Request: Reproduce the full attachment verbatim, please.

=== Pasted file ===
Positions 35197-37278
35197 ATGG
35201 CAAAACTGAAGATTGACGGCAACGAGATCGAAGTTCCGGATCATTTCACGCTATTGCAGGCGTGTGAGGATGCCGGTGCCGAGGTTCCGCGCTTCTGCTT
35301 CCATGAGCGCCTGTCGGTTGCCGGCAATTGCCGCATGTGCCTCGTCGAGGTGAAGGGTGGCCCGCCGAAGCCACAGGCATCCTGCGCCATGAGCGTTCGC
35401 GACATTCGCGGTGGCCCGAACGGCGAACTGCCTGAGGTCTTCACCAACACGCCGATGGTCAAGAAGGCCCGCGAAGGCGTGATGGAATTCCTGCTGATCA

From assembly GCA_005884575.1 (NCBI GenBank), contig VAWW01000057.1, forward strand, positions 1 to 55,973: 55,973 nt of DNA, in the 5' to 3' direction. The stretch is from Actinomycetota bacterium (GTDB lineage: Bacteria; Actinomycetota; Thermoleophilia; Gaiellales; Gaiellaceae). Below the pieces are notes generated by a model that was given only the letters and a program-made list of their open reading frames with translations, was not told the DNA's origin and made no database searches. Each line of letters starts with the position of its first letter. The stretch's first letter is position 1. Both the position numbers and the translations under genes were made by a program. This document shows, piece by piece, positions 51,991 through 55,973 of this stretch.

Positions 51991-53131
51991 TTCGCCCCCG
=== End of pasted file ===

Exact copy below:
Positions 35197-37278
35197 ATGG
35201 CAAAACTGAAGATTGACGGCAACGAGATCGAAGTTCCGGATCATTTCACGCTATTGCAGGCGTGTGAGGATGCCGGTGCCGAGGTTCCGCGCTTCTGCTT
35301 CCATGAGCGCCTGTCGGTTGCCGGCAATTGCCGCATGTGCCTCGTCGAGGTGAAGGGTGGCCCGCCGAAGCCACAGGCATCCTGCGCCATGAGCGTTCGC
35401 GACATTCGCGGTGGCCCGAACGGCGAACTGCCTGAGGTCTTCACCAACACGCCGATGGTCAAGAAGGCCCGCGAAGGCGTGATGGAATTCCTGCTGATCA

From assembly GCA_005884575.1 (NCBI GenBank), contig VAWW01000057.1, forward strand, positions 1 to 55,973: 55,973 nt of DNA, in the 5' to 3' direction. The stretch is from Actinomycetota bacterium (GTDB lineage: Bacteria; Actinomycetota; Thermoleophilia; Gaiellales; Gaiellaceae). Below the pieces are notes generated by a model that was given only the letters and a program-made list of their open reading frames with translations, was not told the DNA's origin and made no database searches. Each line of letters starts with the position of its first letter. The stretch's first letter is position 1. Both the position numbers and the translations under genes were made by a program. This document shows, piece by piece, positions 51,991 through 55,973 of this stretch.

Positions 51991-53131
51991 TTCGCCCCCG